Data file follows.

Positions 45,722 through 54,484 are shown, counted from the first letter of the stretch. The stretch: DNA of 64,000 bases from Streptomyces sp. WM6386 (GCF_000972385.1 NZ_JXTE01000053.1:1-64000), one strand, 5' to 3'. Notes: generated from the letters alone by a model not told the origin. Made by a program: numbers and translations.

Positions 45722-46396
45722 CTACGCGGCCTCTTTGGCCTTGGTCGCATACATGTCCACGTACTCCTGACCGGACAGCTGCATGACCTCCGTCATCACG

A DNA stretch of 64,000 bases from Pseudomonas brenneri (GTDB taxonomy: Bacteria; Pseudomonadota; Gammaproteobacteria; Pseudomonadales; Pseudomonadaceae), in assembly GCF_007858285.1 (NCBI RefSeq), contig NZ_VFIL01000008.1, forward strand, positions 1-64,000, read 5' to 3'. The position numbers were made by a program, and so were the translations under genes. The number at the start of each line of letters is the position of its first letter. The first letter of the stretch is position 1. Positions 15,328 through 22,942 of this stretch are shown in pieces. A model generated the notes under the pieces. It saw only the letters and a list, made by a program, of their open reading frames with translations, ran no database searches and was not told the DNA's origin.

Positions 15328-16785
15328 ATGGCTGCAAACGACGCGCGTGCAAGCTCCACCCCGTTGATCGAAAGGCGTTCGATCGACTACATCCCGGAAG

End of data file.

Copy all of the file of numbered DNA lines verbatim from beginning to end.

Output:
Positions 45,722 through 54,484 are shown, counted from the first letter of the stretch. The stretch: DNA of 64,000 bases from Streptomyces sp. WM6386 (GCF_000972385.1 NZ_JXTE01000053.1:1-64000), one strand, 5' to 3'. Notes: generated from the letters alone by a model not told the origin. Made by a program: numbers and translations.

Positions 45722-46396
45722 CTACGCGGCCTCTTTGGCCTTGGTCGCATACATGTCCACGTACTCCTGACCGGACAGCTGCATGACCTCCGTCATCACG

A DNA stretch of 64,000 bases from Pseudomonas brenneri (GTDB taxonomy: Bacteria; Pseudomonadota; Gammaproteobacteria; Pseudomonadales; Pseudomonadaceae), in assembly GCF_007858285.1 (NCBI RefSeq), contig NZ_VFIL01000008.1, forward strand, positions 1-64,000, read 5' to 3'. The position numbers were made by a program, and so were the translations under genes. The number at the start of each line of letters is the position of its first letter. The first letter of the stretch is position 1. Positions 15,328 through 22,942 of this stretch are shown in pieces. A model generated the notes under the pieces. It saw only the letters and a list, made by a program, of their open reading frames with translations, ran no database searches and was not told the DNA's origin.

Positions 15328-16785
15328 ATGGCTGCAAACGACGCGCGTGCAAGCTCCACCCCGTTGATCGAAAGGCGTTCGATCGACTACATCCCGGAAG